It’s fun to create something that’s entirely my own, and I’ve become a better writer because of it.”

“Just the act of switching gears is all that any of my side projects need to achieve”

Josh, Designer and Art Director

You might find that starting a side project serves as a full reset and refresh from day-to-day work, which is what Josh, a designer and art director, had to say when we asked him about his myriad of creative pursuits.

"Over my career as a creative, I’ve had endless side projects, and most never make it much further than a thought prefaced with “wouldn’t it be cool if…” and some will find momentum, gather steam and become fully fledged projects that involve other people, actual cash money and a final outcome.

In my early years, I used to beat myself up relentlessly if one of my many side projects didn’t take off in some massive way and make the front page of every design blog I read.

What I’ve come to understand nowadays is that (as cliché as it is) it’s the doing that matters – not where the side project ends up. It’s the freedom to create without any limitations, briefs, budgets or clients where the real value lies. I can try out that new 3D type technique from Instagram or get my oil paints out and remember in 10 minutes flat why I put them away in the first place. It doesn’t matter, just the act of switching gears and turning off the “business-creative” mode in my brain is all that any of my side projects needs to achieve."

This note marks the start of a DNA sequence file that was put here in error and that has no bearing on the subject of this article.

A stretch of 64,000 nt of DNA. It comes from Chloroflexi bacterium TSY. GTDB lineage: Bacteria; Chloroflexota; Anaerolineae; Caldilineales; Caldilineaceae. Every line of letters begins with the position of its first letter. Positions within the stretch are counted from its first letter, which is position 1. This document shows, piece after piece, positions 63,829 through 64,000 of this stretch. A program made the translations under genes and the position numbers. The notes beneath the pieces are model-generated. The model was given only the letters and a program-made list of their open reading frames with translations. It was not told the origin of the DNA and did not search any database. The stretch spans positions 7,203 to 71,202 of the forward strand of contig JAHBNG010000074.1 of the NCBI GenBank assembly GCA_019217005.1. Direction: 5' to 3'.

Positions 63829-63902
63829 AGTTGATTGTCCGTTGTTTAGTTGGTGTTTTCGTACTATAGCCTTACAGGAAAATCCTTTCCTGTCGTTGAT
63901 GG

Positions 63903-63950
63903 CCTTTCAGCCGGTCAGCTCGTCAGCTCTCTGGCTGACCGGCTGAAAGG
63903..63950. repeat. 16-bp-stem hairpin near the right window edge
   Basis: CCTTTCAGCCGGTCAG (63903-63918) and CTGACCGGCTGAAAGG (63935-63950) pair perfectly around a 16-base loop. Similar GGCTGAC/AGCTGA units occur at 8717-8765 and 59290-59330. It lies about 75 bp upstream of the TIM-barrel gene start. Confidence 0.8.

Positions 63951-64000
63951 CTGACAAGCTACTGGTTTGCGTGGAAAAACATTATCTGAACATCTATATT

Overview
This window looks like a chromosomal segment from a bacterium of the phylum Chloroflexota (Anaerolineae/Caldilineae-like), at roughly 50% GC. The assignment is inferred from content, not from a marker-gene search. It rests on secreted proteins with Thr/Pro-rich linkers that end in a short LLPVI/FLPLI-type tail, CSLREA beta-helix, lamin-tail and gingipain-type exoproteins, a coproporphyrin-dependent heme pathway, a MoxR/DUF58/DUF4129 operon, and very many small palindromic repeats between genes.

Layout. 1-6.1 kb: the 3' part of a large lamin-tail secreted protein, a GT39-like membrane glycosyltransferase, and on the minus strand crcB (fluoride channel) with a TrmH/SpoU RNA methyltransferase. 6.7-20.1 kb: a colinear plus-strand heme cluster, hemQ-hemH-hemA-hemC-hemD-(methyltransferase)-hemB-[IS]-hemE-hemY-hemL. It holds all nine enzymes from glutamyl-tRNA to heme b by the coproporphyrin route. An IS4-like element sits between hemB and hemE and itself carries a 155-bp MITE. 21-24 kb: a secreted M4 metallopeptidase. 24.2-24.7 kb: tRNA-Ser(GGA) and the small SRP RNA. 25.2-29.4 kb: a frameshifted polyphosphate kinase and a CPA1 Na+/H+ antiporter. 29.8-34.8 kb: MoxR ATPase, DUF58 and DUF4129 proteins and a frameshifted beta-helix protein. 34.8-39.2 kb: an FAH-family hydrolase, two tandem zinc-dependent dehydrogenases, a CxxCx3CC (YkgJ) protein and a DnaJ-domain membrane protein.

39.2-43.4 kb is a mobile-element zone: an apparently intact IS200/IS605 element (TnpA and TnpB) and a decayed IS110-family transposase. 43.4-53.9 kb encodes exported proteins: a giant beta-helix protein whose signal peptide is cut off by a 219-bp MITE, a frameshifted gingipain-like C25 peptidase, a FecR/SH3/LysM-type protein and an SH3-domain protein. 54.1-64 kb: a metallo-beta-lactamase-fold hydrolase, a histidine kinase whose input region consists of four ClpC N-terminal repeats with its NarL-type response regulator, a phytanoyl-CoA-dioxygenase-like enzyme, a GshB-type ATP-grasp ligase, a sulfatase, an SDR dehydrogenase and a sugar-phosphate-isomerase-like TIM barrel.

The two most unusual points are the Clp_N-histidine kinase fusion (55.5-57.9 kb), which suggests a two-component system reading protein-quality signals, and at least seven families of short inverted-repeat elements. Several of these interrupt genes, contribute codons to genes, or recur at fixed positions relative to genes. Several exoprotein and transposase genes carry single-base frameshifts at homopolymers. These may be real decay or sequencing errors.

“For me, it’s a form of self-care”

Maddie, UX Lead

A side project can also be a form of relaxation when you have those precious moments to yourself. For Maddie, our UX lead, that comes from creating her own nail art.

“It’s a bit like doing art on a micro canvas, so you have to really tone down your ideas to fit the limited space, but at the same time you can experiment with different combinations of colours, patterns, and shapes while still maintaining a consistent theme.

I tend to use display wheels (a ring of fake nails) because I’m too impatient to sit and let my nails dry without wanting to get up and do something in between layers. But using display wheels also means that I can dedicate a wheel to a specific theme like a set of colours or a type of pattern, and experiment with more ideas.

For me, it’s a form of self-care as I can relax and unwind while spending time painting. I tend to focus on one idea at a time, so when I zoom out again at the end and see everything come together it makes me feel good about what I’ve accomplished.”

Our key takeaways

Your “side project” can in fact be the goal that you structure the rest of your life around and derive the most meaning from, or simply be a way to rest and recharge.